The DNP is an educational degree that prepares nurses to be leaders who will maintain the highest educational standards, safeguard the quality of patient care, lead and implement practice innovations, and contribute to policy decision making. At Fairfield, the first class of DNP students was admitted in the fall of 2010; the program received full board accreditation from the Commission of Collegiate Nursing Education in 2012. Beginning this project, we were conscious of our role in developing healthcare leaders for the 21st century, as we were also aware that our incoming students were already nursing professionals who could draw on years of experience in clinical settings.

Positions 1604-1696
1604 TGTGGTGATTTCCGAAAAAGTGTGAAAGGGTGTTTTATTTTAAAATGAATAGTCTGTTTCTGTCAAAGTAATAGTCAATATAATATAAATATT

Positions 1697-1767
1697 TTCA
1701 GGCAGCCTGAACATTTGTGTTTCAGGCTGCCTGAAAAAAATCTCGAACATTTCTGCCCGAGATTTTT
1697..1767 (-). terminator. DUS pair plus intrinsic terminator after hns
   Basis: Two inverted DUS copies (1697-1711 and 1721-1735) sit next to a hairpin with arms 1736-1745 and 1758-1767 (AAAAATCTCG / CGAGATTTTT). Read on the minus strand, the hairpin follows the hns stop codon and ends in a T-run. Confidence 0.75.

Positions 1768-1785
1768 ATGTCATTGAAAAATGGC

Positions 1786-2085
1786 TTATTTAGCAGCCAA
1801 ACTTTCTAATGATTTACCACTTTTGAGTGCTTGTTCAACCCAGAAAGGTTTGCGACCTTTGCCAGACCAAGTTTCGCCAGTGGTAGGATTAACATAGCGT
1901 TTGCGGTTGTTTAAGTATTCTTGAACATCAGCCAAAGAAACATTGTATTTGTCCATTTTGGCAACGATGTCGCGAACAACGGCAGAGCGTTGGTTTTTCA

The Fairfield University School of Nursing DNP curriculum, in keeping with the mission of this Jesuit University to develop "men and women for others," builds on a tradition of innovation and commitment to excellence in education, scholarship, social justice, service, and leadership. Ignatian pedagogy, which focuses on Experiential Learning, Critical Reflection, and Thoughtful Action, is foundational to our own and our students' educational experience. This strong, comprehensive Jesuit and nursing framework provides a solid foundation for building excellence in professional practice. Ethics, social justice, care of vulnerable populations, and reflective practice are incorporated into course objectives and content throughout the DNP curriculum. These concepts are consistent with the goals of the University's strategic plan to integrate Jesuit values in graduate and professional education and serve as lifelong tools to achieve the highest levels of practice accountability, leadership, and advocacy for optimal health care of all members of society. Additionally, the centuries-long Jesuit educational heritage at Fairfield University includes a focus on extensive training in all the language arts across disciplines at all levels. This immersive transdisciplinary education has served the aim of "eloquentia perfecta," that is, forming students intellectually, morally, and ethically to use their "erudition" and "eloquence" to be mindful, effective citizens and leaders (Gannett & Brereton, forthcoming).